•  
  •  
 

Publication Date

1998

Keywords

Regeneration (Biology); Growth factors

Abstract

Growth factors are potentially important modulators of epimorphic regeneration. This study examined effects of intraperitoneal administration of selected growth factors on limb regeneration of adult newts, Notophthalmus viridescens. These agents stimulated regeneration, producing overlapping but nonidentical effects. Fibroblast growth factor-2 (FGF-2) and insulin-like growth factor I (IGF-I) stimulated bud emergence (8.3 ± 0.6 and 8.3 ± 0.7 days, respectively, vs 11.4 ± 1.1 days for controls). Progression to the cone stage was enhanced by both FGF-2 and transforming growth factor beta 5 ( TGF-~ 5) ; 14.6 ± 0.5 and 15.4 ± 0.4 days with FGF-2 and TGF-~5 , respectively, vs 16.5 ± 0.5 days in controls. Insulin accelerated attainment of the palette stage, 17.0 ± 0.7 days vs 19.0 ± 0.4 days for controls. No treatments affected attaining the digital stage; means between 22.4 and 23.4 days. Histological analysis revealed changes consistent with gross observations. In addition, regenerates from newts treated with FGF-2, TGF-~5. and insulin displayed signs of greater (or earlier) histogenesis than did control animals. These results are consistent with the notion that FGF-2, TGF-~5. and possibly lGF-I stimulate proliferation of blastema cells and that insulin, FGF-2, and TGF-~5 promote differentiation and histogenesis during forelimb regeneration. In conclusion, these results demonstrate that several polypeptide growth factors positively affect the progress of forelimb regeneration, that different growth factors influence the same or similar events of epimorphic regeneration, and that diverse growth factors have nonidentical effects on regeneration.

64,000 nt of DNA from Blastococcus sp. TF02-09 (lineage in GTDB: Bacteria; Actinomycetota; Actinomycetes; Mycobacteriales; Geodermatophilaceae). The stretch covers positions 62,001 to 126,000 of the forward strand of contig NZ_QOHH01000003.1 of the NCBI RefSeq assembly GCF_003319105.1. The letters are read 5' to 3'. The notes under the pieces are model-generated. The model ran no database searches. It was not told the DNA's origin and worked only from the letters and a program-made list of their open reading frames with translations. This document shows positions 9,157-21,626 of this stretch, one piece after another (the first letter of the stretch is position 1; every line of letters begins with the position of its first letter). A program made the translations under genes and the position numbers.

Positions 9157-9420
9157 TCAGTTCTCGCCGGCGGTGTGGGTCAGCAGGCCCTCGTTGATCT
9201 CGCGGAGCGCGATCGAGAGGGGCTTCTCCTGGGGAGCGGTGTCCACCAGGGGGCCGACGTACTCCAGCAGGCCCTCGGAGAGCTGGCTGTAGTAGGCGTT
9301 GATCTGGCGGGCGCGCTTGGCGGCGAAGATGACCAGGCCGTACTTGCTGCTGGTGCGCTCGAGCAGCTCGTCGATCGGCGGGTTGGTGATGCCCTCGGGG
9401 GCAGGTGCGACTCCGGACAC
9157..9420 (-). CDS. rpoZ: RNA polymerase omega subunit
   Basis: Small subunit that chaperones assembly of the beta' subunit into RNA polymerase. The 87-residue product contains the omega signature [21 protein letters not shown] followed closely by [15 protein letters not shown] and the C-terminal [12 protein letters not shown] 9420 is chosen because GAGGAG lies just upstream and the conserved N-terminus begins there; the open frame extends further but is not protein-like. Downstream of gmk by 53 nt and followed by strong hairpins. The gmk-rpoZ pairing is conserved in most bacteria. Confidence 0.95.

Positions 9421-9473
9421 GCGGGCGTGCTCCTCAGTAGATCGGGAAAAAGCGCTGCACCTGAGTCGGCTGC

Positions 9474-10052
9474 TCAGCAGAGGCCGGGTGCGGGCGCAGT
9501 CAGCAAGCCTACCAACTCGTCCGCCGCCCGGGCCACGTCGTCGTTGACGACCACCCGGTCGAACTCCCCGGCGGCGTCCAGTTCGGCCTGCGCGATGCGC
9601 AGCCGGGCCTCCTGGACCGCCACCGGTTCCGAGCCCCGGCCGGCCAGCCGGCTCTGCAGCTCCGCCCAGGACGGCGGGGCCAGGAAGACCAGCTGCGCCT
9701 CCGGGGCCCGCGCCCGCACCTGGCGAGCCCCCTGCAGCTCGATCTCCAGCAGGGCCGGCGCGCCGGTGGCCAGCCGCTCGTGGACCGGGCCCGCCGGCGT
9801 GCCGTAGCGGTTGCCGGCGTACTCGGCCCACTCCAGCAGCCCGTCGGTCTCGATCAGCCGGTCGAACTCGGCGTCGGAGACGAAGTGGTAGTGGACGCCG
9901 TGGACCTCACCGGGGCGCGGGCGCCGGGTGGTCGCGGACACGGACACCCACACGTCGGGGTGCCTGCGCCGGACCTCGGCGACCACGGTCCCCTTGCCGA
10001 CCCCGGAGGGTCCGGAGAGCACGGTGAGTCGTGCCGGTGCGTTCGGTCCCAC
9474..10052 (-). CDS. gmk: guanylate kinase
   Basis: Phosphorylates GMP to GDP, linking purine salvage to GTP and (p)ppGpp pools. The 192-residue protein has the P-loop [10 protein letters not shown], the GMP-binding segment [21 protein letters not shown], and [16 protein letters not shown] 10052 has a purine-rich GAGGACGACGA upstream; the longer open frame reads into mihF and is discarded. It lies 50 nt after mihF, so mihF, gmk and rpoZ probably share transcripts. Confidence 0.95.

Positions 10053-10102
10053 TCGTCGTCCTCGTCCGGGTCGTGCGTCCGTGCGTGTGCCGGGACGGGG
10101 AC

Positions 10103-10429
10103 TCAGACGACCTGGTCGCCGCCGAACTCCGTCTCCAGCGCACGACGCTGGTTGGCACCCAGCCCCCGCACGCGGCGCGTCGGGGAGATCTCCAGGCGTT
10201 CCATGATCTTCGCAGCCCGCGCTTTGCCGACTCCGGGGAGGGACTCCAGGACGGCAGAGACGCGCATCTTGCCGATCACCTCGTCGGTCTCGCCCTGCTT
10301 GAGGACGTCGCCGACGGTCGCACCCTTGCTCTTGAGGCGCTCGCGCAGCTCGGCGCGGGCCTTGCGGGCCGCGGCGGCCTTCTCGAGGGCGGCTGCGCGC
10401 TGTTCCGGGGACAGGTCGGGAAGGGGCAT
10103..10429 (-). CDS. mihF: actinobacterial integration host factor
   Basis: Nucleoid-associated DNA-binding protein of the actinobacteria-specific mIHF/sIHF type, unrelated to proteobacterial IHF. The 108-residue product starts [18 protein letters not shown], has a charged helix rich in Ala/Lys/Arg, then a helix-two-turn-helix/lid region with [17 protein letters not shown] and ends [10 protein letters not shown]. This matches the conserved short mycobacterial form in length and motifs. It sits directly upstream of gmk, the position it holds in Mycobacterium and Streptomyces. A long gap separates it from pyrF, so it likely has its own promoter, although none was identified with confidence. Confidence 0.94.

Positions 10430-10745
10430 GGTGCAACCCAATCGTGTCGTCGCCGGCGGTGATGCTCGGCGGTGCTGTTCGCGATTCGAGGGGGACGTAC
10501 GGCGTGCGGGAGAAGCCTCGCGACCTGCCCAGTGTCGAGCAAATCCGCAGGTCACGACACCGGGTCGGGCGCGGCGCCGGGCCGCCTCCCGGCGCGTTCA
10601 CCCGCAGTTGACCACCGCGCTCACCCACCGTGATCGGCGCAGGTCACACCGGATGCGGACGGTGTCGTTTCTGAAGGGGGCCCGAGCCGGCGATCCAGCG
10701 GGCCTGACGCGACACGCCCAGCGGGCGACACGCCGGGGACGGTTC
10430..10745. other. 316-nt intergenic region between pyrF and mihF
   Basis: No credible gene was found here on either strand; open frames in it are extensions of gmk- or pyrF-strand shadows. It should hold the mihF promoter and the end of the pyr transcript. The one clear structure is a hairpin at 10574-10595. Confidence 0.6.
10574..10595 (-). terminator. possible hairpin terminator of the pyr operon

First Page

58

Last Page

60

Included in

Cell Biology Commons

Share

COinS
 
 

To view the content in your browser, please download Adobe Reader or, alternately,
you may Download the file to your hard drive.

NOTE: The latest versions of Adobe Reader do not support viewing PDF files within Firefox on Mac OS and if you are using a modern (Intel) Mac, there is no official plugin for viewing PDF files within the browser window.